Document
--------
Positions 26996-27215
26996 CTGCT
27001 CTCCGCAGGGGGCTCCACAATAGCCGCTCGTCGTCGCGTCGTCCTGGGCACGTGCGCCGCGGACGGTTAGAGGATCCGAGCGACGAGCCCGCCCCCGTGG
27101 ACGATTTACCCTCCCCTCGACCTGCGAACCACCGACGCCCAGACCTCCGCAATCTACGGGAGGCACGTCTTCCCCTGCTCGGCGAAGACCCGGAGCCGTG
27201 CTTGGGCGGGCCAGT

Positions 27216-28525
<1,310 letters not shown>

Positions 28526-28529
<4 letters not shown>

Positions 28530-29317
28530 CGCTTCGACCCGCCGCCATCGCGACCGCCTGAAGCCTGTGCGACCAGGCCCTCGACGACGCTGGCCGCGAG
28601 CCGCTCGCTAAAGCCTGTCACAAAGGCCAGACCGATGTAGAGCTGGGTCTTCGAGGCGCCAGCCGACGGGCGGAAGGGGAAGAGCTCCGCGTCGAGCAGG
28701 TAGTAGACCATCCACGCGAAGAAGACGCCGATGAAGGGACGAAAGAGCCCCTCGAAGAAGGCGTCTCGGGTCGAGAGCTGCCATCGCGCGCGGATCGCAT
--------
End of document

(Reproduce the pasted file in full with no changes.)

Positions 26996-27215
26996 CTGCT
27001 CTCCGCAGGGGGCTCCACAATAGCCGCTCGTCGTCGCGTCGTCCTGGGCACGTGCGCCGCGGACGGTTAGAGGATCCGAGCGACGAGCCCGCCCCCGTGG
27101 ACGATTTACCCTCCCCTCGACCTGCGAACCACCGACGCCCAGACCTCCGCAATCTACGGGAGGCACGTCTTCCCCTGCTCGGCGAAGACCCGGAGCCGTG
27201 CTTGGGCGGGCCAGT

Positions 27216-28525
<1,310 letters not shown>

Positions 28526-28529
<4 letters not shown>

Positions 28530-29317
28530 CGCTTCGACCCGCCGCCATCGCGACCGCCTGAAGCCTGTGCGACCAGGCCCTCGACGACGCTGGCCGCGAG
28601 CCGCTCGCTAAAGCCTGTCACAAAGGCCAGACCGATGTAGAGCTGGGTCTTCGAGGCGCCAGCCGACGGGCGGAAGGGGAAGAGCTCCGCGTCGAGCAGG
28701 TAGTAGACCATCCACGCGAAGAAGACGCCGATGAAGGGACGAAAGAGCCCCTCGAAGAAGGCGTCTCGGGTCGAGAGCTGCCATCGCGCGCGGATCGCAT